Thursday, February 09, 2006
Two of the product areas of most interest to us as connectivity manufacturers for Home Theater and computers were High Definition Disk players (Blueray and HD-DVD) and the anticipated proliferation of new model Displays with 1080p resolution. To be honest, the number of 1080p displays was slightly disappointing. Those that were there were not disappointing at all. Surprisingly, many consumers are already holding off on purchasing new HDTV's and DVD players in the hope of jumping onto the HD-DVD, Blueray or 1080p display bandwagons. There are some interesting problems with this stratagy.
HD-DVD and Blueray
Let's start with the HD-DVD vs Blueray vs new DVD player choice. HD-DVD versus Blueray is a format war. It looks like a really, really nasty long lasting affair. Call them idiots if you want but this is a very big deal. Whichever format wins is going to be "the" HD medium for quite some time. Of course, if this goes on too long, they run the risk of being replaced by a third candidate.
Anyone jumping on one bandwagon may as well buy both if they want the maximum possible catalog of movies. This, of course, is going to be rather expensive and a nightmare in user friendliness. Imagine you buy both format players. When the wife, kids or husband can't figure out which movie to put in what player to get it to work, well, you are going to hear about it. Sure they may put big, noticeable labeling on the players and disks but it's not a sure thing - check out an SACD disk, you have to look really close to tell it from a regular CD, don't you? What about in your darkened HomeTheater? Time for a flashlight or raising the lights every time you want to change disks. Most people are simply not going to buy both. They will buy neither. Interestingly, a high quality upscaling DVD player right now is going to be a good choice for a lot of people. Why? There are are now some inexpensive upscaling DVD/universal players with extremely good video quality and very good sound quality. The very good universal DVD players have excellent multiformat audio and DVD video playback quality for the current Disk types. It is really not likely the initial HD-DVD or Blueray players are going to match the better current DVD players for the ultimate in standard DVD playback and even audio playback. If you have a lot of DVD's or rent them, you are still probably going to need a good DVD player for best results. Also, with a new expensive HD/Blueray player you will probably not want to wear it out with lowly DVD playback anyway, since the early models are likely to fail more quickly than later models. Hate to say it...but most likely true.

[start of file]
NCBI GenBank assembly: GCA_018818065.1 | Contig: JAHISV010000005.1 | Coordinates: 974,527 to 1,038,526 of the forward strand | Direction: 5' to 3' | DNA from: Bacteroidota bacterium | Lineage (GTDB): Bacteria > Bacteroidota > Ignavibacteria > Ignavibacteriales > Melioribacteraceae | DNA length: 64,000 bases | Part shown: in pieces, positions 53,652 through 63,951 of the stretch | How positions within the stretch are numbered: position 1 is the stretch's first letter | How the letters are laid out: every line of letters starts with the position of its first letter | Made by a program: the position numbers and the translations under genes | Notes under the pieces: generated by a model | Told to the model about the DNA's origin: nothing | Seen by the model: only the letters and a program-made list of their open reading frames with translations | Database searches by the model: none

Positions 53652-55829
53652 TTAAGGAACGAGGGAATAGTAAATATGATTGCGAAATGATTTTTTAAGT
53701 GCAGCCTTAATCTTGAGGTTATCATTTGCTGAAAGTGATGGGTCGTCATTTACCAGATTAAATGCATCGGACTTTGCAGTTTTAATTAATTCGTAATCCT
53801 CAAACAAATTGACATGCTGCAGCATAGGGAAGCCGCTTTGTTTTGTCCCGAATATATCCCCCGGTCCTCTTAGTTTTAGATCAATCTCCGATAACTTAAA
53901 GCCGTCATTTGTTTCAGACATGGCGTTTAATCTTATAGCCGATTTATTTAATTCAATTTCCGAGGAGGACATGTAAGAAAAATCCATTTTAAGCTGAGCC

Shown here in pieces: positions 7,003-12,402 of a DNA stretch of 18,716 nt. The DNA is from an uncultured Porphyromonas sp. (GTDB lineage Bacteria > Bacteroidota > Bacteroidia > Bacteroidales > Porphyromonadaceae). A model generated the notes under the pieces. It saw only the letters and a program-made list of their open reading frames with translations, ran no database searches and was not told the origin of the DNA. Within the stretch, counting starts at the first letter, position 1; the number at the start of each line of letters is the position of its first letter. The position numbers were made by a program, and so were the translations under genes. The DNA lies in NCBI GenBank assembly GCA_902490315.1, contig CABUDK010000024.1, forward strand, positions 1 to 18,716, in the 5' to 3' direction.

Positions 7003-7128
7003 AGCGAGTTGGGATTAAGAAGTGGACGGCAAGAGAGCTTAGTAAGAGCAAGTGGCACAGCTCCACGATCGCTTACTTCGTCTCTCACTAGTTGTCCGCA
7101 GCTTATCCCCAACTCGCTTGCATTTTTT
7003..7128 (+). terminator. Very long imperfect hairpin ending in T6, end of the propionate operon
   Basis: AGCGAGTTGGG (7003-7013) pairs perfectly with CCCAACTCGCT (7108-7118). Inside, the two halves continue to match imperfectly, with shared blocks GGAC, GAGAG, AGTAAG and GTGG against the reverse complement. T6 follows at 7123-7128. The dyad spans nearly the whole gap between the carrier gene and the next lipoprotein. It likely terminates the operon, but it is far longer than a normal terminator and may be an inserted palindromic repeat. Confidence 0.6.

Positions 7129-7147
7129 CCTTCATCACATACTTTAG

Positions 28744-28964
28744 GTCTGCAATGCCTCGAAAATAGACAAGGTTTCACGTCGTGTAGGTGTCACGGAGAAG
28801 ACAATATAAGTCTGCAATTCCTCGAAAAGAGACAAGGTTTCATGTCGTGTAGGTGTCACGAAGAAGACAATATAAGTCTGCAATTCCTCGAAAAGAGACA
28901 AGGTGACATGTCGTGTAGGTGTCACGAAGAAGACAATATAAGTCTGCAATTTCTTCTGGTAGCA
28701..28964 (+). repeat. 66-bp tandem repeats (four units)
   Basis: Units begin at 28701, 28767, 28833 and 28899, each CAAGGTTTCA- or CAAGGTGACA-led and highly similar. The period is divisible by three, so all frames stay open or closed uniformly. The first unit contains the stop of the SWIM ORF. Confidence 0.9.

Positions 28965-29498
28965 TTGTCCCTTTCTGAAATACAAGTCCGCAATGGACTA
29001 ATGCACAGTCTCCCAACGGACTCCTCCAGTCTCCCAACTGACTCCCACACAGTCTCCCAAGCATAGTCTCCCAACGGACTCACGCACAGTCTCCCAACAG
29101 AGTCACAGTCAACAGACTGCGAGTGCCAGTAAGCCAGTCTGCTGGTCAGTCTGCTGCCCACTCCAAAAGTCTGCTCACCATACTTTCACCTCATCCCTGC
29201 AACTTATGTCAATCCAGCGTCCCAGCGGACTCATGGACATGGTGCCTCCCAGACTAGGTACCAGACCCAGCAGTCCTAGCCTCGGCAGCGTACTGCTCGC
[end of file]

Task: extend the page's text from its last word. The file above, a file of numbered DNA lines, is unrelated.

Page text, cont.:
Upscaling DVD Players and Scalers (480i/480p/720p/1080i) 480i/480p - Why some don't see a difference
Alright, for the first thing, we need to stop thinking we are comparing apples to oranges when we are actually comparing granny smith with red delicious.
Consumers comparing 480i to 480p DVD players over component video to a HDTV is a good example.
It is easy to tell the difference when comparing a DVD player playing a good 480i DVD through a standard definition, 480i Tube TV and a good DVD played at 480p through a HDTV which can properly display a good 480p. When comparing a DVD player at 480i and then 480p through your new HDTV you may have a very hard time seeing this difference. Many consumers will try this and conclude that this whole interlaced and progressive thing is some kind of scam, or just blindly convince themselves they are, indeed seeing some huge difference. There may be a big difference or may not, but it depends on the HDTV's and DVD players processing. That 480i is not 480i when you see it. It is processed into a/the resolution that the display can handle - 480p, 720p or 1080i, but it sure isn't 480i.
Upscaling to 720p or 1080i
First of all, you cannot really add any resolution to a signal that is not there to begin with. Converting a lower resolution video to fill a higher resolution display involves a lot of adding information to the signal. If you have an HD display and play a DVD on it, it has to somehow get from 480i to 720p/1080i or whatever the resoluion of your display actually is. The DVD player/scaler can do some or all of this, or the Displays internal electronics can do this. Some do a better job of this than others - sometimes by a broad margin. In any case, taking a best case DVD resolution and deinterlacing and scaling it with the best processing available will never result in a compareable image to a true High Definition image quality. Not even close. What a great scaler/processor or upscaling DVD player can do is replace the displays need to process the video as much as possible, and generally do this with much better results.
New 1080p Displays? They were awesome at CES 2006.
Most 1080p displays so far will not accept 1080p input. Some will accept 1080p input - the high end models, but most early models will accept only 720p or 1080i. Not that there is a whole lot of 1080p content out there to watch anyway.... It will have to wait for HD-DVD or BlueRay players to come out with 1080p outputs to even have a decent 1080p source. So, anyway, when you do have HD at 720p/1080i going into your 1080p display, what method is being used by the displays processing to get to 1080p? That is the million dollar question. Using the simplest "bob" deinterlacing method as many 1080p displays initially will, is it really going to look that much better? With the best content available limited to 720p or 1080i how much better is a 1080p deinterlaced (from 1080i) or scaled (from 720p) version likely to look? Many of these scalers and TV's are likely to go from 1080i to 540p and then scale up to 1080p. How does that make you feel about 1080p? Not quite worth all of the hoopla yet?